COEUR d'ALENE - Coeur d'Alene City Council challenger Steve Adams thinks City Hall could have up to 100 jobs too many.
The ratio of 350 city employees to 46,000 residents is too many based on more conservative ratios of privatization of services in an article published by Ludwig von Mises Institute.
The Austrian school of economics and libertarian political and social theory studied the subject a couple of years ago, and using that, Adams said Coeur d'Alene just has too many public employees.
"That doesn't mean my top priority is going to be to chop 100 jobs right away, but it's something to look at," said Adams, following a Seat 5 candidate debate Friday morning, where he announced his stance. "Maybe we could trim 25 or 50 (positions.)"
The forum, hosted by the North Idaho Pachyderm Club Friday at Jonsey's' cafe in Coeur d'Alene, gave the Seat 5 candidates a chance to square off on city issues. It's sure to be the first of many times before the Nov. 8 election.
While Adams is campaigning on, among other things, reducing city jobs and wages, incumbent John Bruning is running on keeping the city moving ahead, as big projects and changes lay ahead.
Attracting new, clean industries are key for the city's future, such as Kootenai Health's plan to open a doctor residency program that was just approved by the city council in part, Bruning said. He also pointed to the expansion of the Education Corridor near the North Idaho College campus, and redevelopment of McEuen Field as prime examples of helping attract businesses in the future. Industries looking to move consider two things above all else, he said, quality of life and educational opportunities.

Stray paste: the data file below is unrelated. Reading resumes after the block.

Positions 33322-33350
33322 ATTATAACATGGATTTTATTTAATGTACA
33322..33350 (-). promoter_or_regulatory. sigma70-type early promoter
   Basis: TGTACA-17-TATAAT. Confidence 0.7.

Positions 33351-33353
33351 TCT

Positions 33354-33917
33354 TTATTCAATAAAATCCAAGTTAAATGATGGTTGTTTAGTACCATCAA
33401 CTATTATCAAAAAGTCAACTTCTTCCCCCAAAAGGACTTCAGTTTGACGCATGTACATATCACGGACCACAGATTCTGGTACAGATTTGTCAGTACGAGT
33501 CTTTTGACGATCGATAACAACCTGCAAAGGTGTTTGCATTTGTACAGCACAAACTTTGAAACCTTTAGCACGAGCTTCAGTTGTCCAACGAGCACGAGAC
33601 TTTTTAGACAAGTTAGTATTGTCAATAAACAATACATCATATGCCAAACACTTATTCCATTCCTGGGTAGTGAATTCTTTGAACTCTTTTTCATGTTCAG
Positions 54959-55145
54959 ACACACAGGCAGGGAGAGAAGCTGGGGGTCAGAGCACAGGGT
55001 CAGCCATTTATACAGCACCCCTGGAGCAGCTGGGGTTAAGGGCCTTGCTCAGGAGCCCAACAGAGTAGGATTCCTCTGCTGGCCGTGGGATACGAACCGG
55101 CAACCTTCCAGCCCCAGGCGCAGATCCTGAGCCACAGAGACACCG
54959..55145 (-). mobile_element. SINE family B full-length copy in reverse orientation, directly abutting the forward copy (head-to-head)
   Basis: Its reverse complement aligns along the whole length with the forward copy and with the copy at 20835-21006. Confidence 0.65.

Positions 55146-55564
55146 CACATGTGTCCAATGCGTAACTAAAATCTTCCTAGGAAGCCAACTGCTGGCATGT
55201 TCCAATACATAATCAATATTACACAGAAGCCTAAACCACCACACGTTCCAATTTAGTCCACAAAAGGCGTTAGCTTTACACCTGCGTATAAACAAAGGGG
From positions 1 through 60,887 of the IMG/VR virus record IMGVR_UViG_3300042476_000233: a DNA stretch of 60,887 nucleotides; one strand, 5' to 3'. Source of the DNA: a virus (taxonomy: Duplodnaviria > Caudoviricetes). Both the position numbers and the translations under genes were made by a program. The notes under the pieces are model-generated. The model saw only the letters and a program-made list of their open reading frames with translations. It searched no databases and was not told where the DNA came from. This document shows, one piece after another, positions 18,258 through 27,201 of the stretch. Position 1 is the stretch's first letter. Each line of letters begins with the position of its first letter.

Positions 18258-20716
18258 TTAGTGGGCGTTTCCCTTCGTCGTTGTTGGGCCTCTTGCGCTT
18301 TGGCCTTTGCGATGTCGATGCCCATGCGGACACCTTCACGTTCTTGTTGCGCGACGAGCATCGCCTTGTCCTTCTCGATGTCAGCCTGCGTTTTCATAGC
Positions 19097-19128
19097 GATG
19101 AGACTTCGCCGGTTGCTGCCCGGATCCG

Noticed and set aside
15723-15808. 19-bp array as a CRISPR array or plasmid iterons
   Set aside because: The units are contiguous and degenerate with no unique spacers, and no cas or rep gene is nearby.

"We have to keep that, we have to protect that at all costs," Bruning said of Coeur d'Alene's "City of Excellence" title. "It's for our children and our grandchildren."
The session was scheduled to pair off Bruning and Adams on 13 minute time limits, and questions and answers at the end. But Amber Copeland, the third candidate in the three-horse race, also showed up, and Adams gave her his rebuttal time for her to give her stump speech.
She said that while urban renewal is well-intentioned, the local agency has executed its duties poorly, and would push for tighter oversight on the agency as a council member. The 30-year-old single mother said she's not the typical candidate, but that representation from different ages and social brackets is key to representative government.
She said she would want to implement term limits on the council, as well as student representatives.
"Different perspectives are key to a vital democracy," she said.
Adams, also a strong opponent of urban renewal, took a swipe at union representation during the debate, and city administrator Wendy Gabriel corrected his statement afterward.
Earlier in the year, Adams attempted to join city staff meetings as they were preparing department budgets for the city's 2011-2012 budget but was told via email those meetings weren't open to the public as they involved personnel questions that must first go through the affected parties, especially those who could be laid off.
"It is appropriate that any potential resolution or discussion regarding these matters are first shared with city officials, union and association leadership, and most certainly, in the case of a reduction in force, the affected employee, prior to the general public," Gabriel wrote Adams then.
He told the group Friday he was told he couldn't attend because it was only open to the union.
After the meeting, he said he was being a little "snide" as he paraphrased the note.
He added that it would be unpleasant to lay off up to 50 employees, if everything were to go that way, but it would be the responsible thing to do.
"It's not the government's job to be the biggest employer in the city," he said. "Definitely, there would be (heartache over it), still my obligation is to the taxpayer."